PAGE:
390380 Does Saccharomyces Cerevisiea TSH1 Possess the Properties Particularly Suitable for Solid-State Fermentation of Sweet Sorghum Ethanol Compared to Industrial Yeast Strains

Tuesday, November 18, 2014
Galleria Exhibit Hall (Hilton Atlanta)
Lei Zhang, Institute of nulear and new energy technology, Tsinghua University, beijing, China, Shi-zhong Li, Institute of Nuclear and New Energy Technology, Tsinghua University, Beijing, China and Min Zhang, National Bioenergy Center, National Renewable Energy Laboratory, Golden, CO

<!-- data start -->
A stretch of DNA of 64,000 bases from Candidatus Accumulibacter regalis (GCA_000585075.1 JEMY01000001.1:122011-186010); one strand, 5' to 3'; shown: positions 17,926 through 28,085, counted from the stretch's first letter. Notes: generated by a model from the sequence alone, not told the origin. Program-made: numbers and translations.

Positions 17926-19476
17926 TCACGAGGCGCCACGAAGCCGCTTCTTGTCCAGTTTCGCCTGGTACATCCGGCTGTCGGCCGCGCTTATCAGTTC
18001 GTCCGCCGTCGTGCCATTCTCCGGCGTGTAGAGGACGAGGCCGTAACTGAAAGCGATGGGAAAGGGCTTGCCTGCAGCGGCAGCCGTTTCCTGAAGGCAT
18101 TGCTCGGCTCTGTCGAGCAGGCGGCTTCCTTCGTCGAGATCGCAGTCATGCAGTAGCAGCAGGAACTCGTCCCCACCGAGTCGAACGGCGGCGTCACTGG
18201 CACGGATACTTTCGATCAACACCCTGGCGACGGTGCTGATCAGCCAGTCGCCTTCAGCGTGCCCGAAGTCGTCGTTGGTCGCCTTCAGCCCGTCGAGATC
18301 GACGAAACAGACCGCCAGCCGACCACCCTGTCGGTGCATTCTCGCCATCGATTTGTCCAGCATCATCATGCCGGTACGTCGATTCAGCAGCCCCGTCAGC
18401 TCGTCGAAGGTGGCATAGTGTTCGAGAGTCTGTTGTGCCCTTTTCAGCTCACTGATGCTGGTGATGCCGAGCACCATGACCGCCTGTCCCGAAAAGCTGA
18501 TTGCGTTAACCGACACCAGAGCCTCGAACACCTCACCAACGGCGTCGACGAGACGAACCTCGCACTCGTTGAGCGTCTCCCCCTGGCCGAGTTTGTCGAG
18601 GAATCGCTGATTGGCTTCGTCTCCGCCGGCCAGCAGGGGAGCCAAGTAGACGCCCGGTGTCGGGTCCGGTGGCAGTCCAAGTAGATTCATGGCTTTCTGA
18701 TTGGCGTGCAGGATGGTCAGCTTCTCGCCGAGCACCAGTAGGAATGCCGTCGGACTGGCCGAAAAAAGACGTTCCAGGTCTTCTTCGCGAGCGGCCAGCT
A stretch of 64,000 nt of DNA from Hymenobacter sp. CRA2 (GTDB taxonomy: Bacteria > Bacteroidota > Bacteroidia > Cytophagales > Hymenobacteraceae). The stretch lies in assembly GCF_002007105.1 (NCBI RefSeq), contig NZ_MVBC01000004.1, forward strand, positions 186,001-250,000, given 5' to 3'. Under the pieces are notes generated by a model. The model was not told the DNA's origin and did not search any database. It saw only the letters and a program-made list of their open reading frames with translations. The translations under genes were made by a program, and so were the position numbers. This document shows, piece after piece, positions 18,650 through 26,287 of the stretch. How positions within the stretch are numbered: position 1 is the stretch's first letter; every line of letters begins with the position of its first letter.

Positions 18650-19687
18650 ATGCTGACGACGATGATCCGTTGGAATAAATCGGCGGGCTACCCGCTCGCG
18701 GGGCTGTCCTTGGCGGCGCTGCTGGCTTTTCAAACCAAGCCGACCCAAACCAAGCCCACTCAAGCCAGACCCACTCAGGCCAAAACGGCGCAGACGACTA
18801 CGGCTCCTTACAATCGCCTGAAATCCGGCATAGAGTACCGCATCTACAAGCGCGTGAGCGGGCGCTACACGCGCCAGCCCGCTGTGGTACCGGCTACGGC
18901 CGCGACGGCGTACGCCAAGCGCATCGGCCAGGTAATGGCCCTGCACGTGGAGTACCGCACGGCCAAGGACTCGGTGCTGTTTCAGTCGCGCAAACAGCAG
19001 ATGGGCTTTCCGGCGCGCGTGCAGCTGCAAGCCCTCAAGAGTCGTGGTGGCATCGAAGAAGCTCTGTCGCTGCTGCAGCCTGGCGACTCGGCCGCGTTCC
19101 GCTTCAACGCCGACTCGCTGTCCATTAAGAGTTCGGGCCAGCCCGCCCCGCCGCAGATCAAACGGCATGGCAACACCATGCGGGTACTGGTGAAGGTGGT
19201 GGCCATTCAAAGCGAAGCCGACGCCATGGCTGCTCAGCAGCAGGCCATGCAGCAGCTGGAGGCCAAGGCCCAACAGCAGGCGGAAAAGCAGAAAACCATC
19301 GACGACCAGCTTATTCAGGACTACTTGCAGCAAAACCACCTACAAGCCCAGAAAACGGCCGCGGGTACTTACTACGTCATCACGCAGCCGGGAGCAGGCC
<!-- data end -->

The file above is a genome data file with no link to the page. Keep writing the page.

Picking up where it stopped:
With the increasing concerns over cost-effective and environmental friendly production of biofuels, the great potential of solid-state fermentation (SSF) in biofuels area has been recognized recently, due to relatively simple production process and very little disposal of wastewater compared to submerged liquid fermentation (SLF). Over the past several years we developed the advanced solid-state fermentation (ASSF) for fuel ethanol production from sweet sorghum stalks from bench up to industrial scale (500 m3), which overcomes fundamental constraints of traditional SSF ,exhibiting a high ethanol productivity comparable to SLF. Most recently, we have run a 500-m3 continuous ASSF for sweet sorghum ethanol production in China, firstly verifying the feasibility of SSF’s application at industrial scale. Saccharomyces cerevisiae TSH1 used during the process, is capable of completing sugars utilization within 24 h during the SSF using sweet sorghum containing a total sugar content of 10~14% (w/w), with a 91% of theoretical ethanol yield. In a previous study, we characterized ethanol producer TSH1’s physiological and biochemical properties with a lab yeast strain as the reference. The outcome showed that TSH1 exhibits obvious advantages against the lab strain, including higher growth rate, ethanol productivity, and stronger tolerance to inhibitors. These results motivated our interest in evaluating whether TSH1 possesses special properties suitable for SSF compared to industrial yeast strains. In this study, we focused on characterizing TSH1 and several other industrial yeast strains and compared the fermentation performances of these strains under various conditions. This study is aimed to provide an insight into the mechanism of microorganism behavior in SSF, finally harnessing the untapped potentials of SSF for the application in biofuels production.

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